Among the best ways to share ownership with your team in the UK is through a share option scheme.
Options are essentially a future promise of shares in the event that certain conditions are met.
To give your team options, you first need to create an option pool. This doesn’t create new shares at this point, but it does put in place the formal company structure under which options can be granted now and the shares issued in due course when the options are exercised.
In this article, we will go through the steps that founders should follow to create and use an option pool, highlighting some important considerations to make along the way.
What is an option pool?
So, first things first: What is an option pool?
An option pool is an approved allocation of a private company’s equity that is reserved for your employee share option scheme. In the UK there are two scheme types to choose from: Unapproved Options or the Enterprise Management Incentive (EMI) scheme.
Options are especially effective as, unlike ordinary shares, they allow for a level of conditionality to be attached to them. When a new member joins your team, conditions can be put in place that need to be met in order for them to receive the full allocation of their options.
Usually this is a milestone - either length-of-service or performance related.
In the event that these conditions aren’t met, some or all of their options lapse. This stops people from walking away with shares without having delivered on their promises.
An option pool, therefore, is the potential for equity that is kept ring fenced to deliver on these future promises, should the agreed conditions be met.
How do you create an option pool?
The process of creating an option pool is actually quite straightforward.
In order to be able to authorise your option pool there are a number of simple steps that you should follow:
1. Decide which shares to issue over
Once you know how many shares you want to issue options over, you need to decide whether you will issue options over new or existing shares. Here you have three options:
- To issue over new shares (which is the most common case)
- To issue over a specific individuals’ existing shares
- To issue over treasury shares.
2. Ensure liquidity
Now that you know how many shares and the nature of the shares that you wish to issue options over, you need to understand whether the shares are suitably liquid. When a company is founded, it can often have as few as ten or a hundred shares.
Therefore, in many cases, it may be desirable to subdivide existing shares into thousands, or even a million, in order to provide liquidity for your option pool. This means that you can give relatively small percentages of equity to people but it will feel “meaningful”.
3. Choose a share class
The next step is to choose which share class you want to issue options over. Do you want to issue over an existing share class, or do you want to create a new share class?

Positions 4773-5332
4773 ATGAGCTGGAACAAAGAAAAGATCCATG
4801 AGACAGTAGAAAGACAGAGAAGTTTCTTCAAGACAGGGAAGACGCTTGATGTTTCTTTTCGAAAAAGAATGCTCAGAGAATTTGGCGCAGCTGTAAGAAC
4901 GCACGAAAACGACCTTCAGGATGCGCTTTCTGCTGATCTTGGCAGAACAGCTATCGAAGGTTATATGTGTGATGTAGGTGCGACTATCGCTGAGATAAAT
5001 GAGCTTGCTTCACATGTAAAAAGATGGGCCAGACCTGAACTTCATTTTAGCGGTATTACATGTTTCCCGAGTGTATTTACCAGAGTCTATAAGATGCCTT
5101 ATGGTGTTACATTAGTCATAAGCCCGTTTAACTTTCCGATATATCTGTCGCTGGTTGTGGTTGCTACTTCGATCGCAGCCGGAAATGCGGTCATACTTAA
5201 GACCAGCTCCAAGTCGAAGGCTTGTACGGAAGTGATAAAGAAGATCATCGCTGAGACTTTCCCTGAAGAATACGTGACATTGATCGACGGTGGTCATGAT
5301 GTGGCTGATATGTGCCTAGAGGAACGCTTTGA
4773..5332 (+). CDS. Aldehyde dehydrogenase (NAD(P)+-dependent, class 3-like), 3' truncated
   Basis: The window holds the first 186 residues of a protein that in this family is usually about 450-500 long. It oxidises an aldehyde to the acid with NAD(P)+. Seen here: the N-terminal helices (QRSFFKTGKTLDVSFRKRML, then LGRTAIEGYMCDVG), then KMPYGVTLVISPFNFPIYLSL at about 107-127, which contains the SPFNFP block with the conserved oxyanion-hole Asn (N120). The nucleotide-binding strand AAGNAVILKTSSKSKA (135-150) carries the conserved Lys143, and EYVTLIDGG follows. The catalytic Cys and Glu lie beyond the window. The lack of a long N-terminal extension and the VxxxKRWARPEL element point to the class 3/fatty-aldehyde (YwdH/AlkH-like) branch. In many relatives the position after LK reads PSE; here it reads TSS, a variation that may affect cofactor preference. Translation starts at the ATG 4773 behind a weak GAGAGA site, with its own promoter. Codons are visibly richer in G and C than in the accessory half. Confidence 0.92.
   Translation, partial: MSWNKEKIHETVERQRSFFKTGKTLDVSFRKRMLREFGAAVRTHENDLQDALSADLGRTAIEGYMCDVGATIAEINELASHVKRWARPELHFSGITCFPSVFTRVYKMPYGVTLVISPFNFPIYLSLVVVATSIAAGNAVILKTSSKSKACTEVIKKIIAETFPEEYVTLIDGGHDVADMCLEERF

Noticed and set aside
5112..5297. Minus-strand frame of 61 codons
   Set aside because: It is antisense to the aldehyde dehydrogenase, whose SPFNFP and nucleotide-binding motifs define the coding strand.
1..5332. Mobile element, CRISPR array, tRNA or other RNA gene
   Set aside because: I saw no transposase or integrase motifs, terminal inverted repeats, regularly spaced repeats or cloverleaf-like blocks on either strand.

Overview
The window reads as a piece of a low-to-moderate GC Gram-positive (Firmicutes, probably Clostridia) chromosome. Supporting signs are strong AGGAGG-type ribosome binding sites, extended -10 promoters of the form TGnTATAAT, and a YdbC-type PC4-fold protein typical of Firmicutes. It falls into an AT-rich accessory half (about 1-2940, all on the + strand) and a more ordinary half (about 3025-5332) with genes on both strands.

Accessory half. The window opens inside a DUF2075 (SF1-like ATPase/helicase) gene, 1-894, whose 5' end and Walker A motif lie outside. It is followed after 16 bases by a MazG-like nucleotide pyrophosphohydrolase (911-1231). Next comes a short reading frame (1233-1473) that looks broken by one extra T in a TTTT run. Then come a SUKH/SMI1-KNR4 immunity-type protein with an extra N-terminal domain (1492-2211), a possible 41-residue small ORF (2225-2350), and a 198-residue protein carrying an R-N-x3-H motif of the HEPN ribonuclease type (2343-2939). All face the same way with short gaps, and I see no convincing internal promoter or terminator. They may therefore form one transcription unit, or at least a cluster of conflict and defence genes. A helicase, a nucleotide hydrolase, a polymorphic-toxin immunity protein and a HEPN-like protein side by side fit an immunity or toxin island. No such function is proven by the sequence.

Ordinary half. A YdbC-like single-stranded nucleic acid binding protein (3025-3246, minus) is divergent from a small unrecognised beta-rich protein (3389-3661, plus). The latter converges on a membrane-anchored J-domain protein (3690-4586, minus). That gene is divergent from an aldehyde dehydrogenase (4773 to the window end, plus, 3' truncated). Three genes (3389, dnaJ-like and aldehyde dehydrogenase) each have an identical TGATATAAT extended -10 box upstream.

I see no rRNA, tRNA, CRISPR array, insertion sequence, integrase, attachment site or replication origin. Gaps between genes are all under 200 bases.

The latter might be desirable if you want your option pool to be issued over non-voting or non-dividend paying shares, however this is not an issue if your scheme is going to be exit-only rather than exercisable.
4. Decide your option pool size
Now you are ready to decide how big you want your option pool to be. What percentage of your total equity do you want to allocate to your pool?
On the whole, somewhere between 5% and 15% of a company’s total equity is a normal option pool size. This is entirely up to the founder, and is an important business decision, which will likely be driven by whether you are issuing options to co-founders or to employees more broadly.
5. Future-proof your option pool
At this stage, it is worth deciding whether you just need the option pool for now, or whether you want to set it up to cover the next few years.
The reason this is important is because of the shareholder resolutions that you will need to pass in order to create your share scheme. If you are likely to issue more options in the near future, it is worth creating your pool so that it will cover the next few years, which saves you the hassle of bothering shareholders to sign another resolution.
Once this is decided, you are ready to get formal authorisation from the Board and existing shareholders through formal company resolutions. In this step, you are asking for authorisation to:
- Create the scheme
- Issue options over the number of shares you have decided
- Wave existing shareholders pre-emption rights over these shares.
The last point is important, as you don’t want new options losing shares down the line as a result of existing shareholders’ pre-emption rights. This can get messy.
Option pools: Only the first step
At this stage it is important to note that creating an option pool is not the same as creating a share scheme - it is merely the first step. Think of your share scheme as the river, with the option pool being the source.
This is an important distinction, as the two concepts are often confused.
Once your option pool is ready you can get things flowing and design your scheme and obtain an up-to-date company valuation, before inviting recipients to join, and notifying HMRC.
If you would like to get your option pool sorted, then it is worth booking in a free consultation with one of our equity experts. We have helped thousands of founders to navigate the complexities of managing their equity, and we’d love to help you.